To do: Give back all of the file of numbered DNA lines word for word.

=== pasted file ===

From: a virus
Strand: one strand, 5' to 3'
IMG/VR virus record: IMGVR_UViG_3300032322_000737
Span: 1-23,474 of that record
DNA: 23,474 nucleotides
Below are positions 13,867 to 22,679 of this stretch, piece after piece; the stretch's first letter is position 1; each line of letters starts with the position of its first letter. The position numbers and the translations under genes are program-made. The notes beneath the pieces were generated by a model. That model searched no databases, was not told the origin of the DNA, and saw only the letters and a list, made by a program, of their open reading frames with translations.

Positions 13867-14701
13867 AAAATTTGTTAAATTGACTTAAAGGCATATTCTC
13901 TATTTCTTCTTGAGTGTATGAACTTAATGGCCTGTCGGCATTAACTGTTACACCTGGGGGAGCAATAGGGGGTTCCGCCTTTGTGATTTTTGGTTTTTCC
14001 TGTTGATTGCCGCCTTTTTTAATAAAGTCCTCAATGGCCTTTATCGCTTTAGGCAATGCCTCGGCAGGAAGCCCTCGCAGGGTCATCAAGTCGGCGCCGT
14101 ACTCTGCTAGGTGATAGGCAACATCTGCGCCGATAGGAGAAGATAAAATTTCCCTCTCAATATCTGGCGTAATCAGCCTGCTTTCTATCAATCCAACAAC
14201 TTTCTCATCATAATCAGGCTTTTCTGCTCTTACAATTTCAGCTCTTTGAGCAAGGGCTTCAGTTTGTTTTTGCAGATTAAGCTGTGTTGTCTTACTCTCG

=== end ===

From: a virus
Strand: one strand, 5' to 3'
IMG/VR virus record: IMGVR_UViG_3300032322_000737
Span: 1-23,474 of that record
DNA: 23,474 nucleotides
Below are positions 13,867 to 22,679 of this stretch, piece after piece; the stretch's first letter is position 1; each line of letters starts with the position of its first letter. The position numbers and the translations under genes are program-made. The notes beneath the pieces were generated by a model. That model searched no databases, was not told the origin of the DNA, and saw only the letters and a list, made by a program, of their open reading frames with translations.

Positions 13867-14701
13867 AAAATTTGTTAAATTGACTTAAAGGCATATTCTC
13901 TATTTCTTCTTGAGTGTATGAACTTAATGGCCTGTCGGCATTAACTGTTACACCTGGGGGAGCAATAGGGGGTTCCGCCTTTGTGATTTTTGGTTTTTCC
14001 TGTTGATTGCCGCCTTTTTTAATAAAGTCCTCAATGGCCTTTATCGCTTTAGGCAATGCCTCGGCAGGAAGCCCTCGCAGGGTCATCAAGTCGGCGCCGT
14101 ACTCTGCTAGGTGATAGGCAACATCTGCGCCGATAGGAGAAGATAAAATTTCCCTCTCAATATCTGGCGTAATCAGCCTGCTTTCTATCAATCCAACAAC
14201 TTTCTCATCATAATCAGGCTTTTCTGCTCTTACAATTTCAGCTCTTTGAGCAAGGGCTTCAGTTTGTTTTTGCAGATTAAGCTGTGTTGTCTTACTCTCG